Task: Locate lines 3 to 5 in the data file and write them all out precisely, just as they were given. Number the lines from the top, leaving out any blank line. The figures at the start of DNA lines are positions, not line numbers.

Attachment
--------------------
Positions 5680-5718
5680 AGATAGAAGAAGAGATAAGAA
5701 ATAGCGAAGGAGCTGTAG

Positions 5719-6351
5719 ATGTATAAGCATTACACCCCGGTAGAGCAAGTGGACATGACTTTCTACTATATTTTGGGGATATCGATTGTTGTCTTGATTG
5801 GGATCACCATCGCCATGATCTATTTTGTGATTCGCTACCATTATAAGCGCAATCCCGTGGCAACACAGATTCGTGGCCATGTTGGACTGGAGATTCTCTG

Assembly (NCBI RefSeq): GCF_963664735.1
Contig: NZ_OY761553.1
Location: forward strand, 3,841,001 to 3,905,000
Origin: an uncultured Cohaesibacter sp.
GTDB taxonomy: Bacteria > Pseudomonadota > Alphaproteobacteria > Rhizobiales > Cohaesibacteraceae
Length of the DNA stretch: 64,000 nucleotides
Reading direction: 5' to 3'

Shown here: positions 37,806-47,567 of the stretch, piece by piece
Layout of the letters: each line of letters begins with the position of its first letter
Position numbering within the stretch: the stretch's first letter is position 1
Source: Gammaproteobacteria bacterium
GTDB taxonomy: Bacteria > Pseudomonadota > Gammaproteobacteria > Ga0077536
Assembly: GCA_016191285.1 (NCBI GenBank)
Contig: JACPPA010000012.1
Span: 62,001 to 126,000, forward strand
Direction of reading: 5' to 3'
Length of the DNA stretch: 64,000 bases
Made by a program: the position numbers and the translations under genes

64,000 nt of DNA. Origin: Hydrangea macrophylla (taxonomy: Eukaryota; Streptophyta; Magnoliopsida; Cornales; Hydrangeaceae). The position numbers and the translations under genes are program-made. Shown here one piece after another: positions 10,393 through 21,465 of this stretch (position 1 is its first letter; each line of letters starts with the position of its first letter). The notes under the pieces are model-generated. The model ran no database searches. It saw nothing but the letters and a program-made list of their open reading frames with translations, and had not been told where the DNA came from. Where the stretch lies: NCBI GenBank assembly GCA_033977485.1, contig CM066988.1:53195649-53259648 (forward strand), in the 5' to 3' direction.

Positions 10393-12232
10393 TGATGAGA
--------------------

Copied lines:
5701 ATAGCGAAGGAGCTGTAG

Positions 5719-6351
5719 ATGTATAAGCATTACACCCCGGTAGAGCAAGTGGACATGACTTTCTACTATATTTTGGGGATATCGATTGTTGTCTTGATTG